to <find a way round> something

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maestrícola

New Member
Spanish, Spain
Could anyone help me with the following activities?

I have to choose which answer A, B, C or D best fits each space:

1. The contract said we couldn't do it but our lawyer found a way __________ it.
A. round B. across C. off D. through

2. I was very late but I had just enough time to quickly ____________ to the shop.
A. stroll B. dash C. creep D. wander

Thank you very much!!!
 
  • maestrícola

    New Member
    Spanish, Spain
    In the first activity I would say "A. round" ("a way round it"), but I have no idea what it exactly means.

    In the second activity I am in doubt between "A. stroll" and "D. wander". I would say "A. stroll", because I think it means "a quick walk", while "D. wander" means "a slow walk". Am I right?

    Thanks
     

    Parla

    Member Emeritus
    English - US
    1. The contract said we couldn't do it but our lawyer found a way __________ it.
    A. round B. across C. off D. through

    2. I was very late but I had just enough time to quickly ____________ to the shop.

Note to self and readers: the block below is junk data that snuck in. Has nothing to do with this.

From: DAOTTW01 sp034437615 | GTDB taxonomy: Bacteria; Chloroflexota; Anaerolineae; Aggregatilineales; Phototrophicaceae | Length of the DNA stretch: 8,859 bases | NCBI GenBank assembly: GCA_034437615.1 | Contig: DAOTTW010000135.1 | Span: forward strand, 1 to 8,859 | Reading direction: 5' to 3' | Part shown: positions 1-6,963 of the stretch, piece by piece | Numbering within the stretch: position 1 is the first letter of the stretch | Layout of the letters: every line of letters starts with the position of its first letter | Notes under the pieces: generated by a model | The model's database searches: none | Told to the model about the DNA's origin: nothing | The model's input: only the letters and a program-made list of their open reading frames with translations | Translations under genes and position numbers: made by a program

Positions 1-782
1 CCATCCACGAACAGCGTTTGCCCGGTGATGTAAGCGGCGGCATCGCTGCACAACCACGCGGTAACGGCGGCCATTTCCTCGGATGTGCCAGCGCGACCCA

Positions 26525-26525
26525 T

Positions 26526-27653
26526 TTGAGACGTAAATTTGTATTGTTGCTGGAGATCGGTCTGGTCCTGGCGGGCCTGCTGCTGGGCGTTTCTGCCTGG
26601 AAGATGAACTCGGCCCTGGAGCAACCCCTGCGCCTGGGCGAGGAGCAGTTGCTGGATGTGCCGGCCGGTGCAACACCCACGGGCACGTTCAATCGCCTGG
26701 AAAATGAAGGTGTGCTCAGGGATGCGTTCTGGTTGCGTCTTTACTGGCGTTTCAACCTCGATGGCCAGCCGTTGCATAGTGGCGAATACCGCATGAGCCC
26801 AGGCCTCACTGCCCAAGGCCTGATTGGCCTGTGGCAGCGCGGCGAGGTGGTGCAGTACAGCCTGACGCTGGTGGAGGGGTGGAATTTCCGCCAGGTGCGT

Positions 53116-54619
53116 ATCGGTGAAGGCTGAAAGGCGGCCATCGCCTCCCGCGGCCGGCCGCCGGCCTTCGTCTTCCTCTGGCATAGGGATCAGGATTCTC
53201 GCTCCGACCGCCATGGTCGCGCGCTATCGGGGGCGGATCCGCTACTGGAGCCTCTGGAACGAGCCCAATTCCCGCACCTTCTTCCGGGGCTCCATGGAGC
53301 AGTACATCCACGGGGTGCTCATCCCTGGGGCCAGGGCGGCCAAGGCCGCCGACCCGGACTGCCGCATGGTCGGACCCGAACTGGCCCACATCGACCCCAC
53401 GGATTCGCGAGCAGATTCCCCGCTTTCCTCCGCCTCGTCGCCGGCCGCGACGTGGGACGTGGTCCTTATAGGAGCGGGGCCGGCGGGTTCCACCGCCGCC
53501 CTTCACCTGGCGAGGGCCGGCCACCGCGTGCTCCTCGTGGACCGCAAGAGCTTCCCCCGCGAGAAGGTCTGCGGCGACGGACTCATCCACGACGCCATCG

A. stroll B. dash C. creep D. wander

    In the first activity I would say "A. round" ("a way round it"), but I have no idea what it exactly means.

    In the second activity I am in doubt between "A. stroll" and "D. wander". I would say "A. stroll", because I think it means "a quick walk", while "D. wander" means "a slow walk".
    Welcome to the forum. :)

    In American English, none of the choices offered for question (1) are correct; the right answer is around. But in British English, A ("round") is correct. To find a way around (or "round") something specified in a contract means to discover a legal way to interpret the contract that can permit what seems not to be possible.

    As to question (2), the only correct answer is B, dash. The speaker must move quickly, and dash is the only choice meaning that. "Stroll" means a slow, leisurely walk—not a quick one!
     
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